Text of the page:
Eosinophilic esophagitis (EoE) is a chronic inflammatory condition requiring periodic endoscopic examinations to determine therapeutic response. As a result, impacted children face substantial healthcare expenditures and a procedural load. There were no noninvasive alternative techniques for reassessing disease activity. Adults with EoE have low baseline impedance as assessed by multichannel pH impedance (pH-MII), which is consistent with poor mucosal integrity. For a study, researchers sought to determine the link between esophageal eosinophilia (or the degree of eosinophilic infiltration) and baseline impedance in children with EoE.
They identified 15 children with EoE at the institution who had pH-MII within 30 days of a three-level esophageal biopsy. The group was not given proton pump inhibitors at the same time and had insignificant pH-MII reflux values. Upper, mid, and lower esophageal average impedance baselines were computed using baseline impedance automated analysis (RIAA) and mean nocturnal baseline impedance (MNBI) techniques. The EoE group’s eosinophil count data for the upper, mid, and lower esophageal segments were compiled.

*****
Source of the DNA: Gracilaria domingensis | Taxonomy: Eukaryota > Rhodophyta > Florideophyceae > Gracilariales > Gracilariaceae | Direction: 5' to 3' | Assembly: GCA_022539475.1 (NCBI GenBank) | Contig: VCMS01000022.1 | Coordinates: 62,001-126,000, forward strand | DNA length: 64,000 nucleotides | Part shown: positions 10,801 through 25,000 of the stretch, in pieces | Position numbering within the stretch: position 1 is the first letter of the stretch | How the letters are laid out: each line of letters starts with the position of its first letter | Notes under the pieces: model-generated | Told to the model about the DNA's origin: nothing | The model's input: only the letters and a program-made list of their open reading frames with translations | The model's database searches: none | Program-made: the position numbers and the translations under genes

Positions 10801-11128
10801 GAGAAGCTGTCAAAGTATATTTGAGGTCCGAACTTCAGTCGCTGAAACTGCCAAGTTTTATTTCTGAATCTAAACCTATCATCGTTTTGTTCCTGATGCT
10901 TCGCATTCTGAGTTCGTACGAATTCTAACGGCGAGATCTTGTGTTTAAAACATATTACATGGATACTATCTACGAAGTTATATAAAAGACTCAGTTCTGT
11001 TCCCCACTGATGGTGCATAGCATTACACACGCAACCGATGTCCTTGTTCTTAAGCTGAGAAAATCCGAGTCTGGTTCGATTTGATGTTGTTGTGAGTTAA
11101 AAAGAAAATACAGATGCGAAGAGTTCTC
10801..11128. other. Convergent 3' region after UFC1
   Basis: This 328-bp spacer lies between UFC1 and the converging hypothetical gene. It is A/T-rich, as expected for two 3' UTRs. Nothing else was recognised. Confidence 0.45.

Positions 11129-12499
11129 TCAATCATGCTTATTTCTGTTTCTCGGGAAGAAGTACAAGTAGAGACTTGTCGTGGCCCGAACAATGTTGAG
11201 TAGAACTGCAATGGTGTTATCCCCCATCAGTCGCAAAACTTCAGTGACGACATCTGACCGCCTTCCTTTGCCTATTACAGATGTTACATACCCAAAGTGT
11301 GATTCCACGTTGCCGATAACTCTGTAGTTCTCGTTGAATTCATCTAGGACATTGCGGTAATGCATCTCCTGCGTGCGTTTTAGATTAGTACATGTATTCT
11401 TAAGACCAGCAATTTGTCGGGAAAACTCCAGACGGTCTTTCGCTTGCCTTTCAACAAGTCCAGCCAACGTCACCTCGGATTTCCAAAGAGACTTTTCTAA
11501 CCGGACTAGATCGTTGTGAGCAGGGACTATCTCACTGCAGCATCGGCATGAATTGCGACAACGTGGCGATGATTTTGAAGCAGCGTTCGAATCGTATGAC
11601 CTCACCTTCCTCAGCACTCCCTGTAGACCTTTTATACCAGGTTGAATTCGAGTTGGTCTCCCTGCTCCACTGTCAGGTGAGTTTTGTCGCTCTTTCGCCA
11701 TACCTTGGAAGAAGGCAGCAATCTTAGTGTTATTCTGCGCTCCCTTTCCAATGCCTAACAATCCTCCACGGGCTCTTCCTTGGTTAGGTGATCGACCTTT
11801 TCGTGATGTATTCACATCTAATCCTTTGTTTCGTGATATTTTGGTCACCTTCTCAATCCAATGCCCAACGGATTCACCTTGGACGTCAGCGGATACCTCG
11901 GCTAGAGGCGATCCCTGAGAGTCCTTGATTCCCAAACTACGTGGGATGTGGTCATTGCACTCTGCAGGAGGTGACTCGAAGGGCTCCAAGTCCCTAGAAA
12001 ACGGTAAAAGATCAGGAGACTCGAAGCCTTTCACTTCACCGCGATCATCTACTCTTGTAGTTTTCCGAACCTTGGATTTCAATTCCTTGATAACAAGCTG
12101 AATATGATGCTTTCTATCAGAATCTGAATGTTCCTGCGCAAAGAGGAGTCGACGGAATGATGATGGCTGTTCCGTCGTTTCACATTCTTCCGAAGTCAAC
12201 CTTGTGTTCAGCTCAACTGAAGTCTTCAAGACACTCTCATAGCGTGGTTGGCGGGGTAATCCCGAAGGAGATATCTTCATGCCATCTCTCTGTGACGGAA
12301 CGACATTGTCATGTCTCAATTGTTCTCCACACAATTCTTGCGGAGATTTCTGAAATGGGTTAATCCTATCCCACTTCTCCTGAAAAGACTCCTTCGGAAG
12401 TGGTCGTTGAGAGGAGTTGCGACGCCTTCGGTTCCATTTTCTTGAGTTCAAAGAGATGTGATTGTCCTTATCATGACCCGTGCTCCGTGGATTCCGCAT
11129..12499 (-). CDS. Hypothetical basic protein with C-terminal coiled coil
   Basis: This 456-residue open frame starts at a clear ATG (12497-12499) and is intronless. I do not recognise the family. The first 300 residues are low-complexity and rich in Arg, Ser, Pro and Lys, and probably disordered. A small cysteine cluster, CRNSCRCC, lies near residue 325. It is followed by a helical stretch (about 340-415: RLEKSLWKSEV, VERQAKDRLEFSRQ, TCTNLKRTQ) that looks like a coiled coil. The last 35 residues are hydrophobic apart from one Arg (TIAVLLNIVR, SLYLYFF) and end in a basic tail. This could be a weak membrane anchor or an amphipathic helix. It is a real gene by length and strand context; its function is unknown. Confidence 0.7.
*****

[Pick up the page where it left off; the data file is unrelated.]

On nonparametric testing, children with EoE exhibited substantially lower baseline impedance over the esophagus length as compared to 30 controls who had no differences in age or reflux load. No correlation was found between baseline impedance and eosinophil number in corresponding esophageal regions. In clinical practice, baseline impedance may be an essential, less intrusive adjunct to assessing therapy response in children with EoE. Therefore, larger prospective cohort studies should be conducted to determine the most accurate baseline impedance thresholds for active and inactive illness.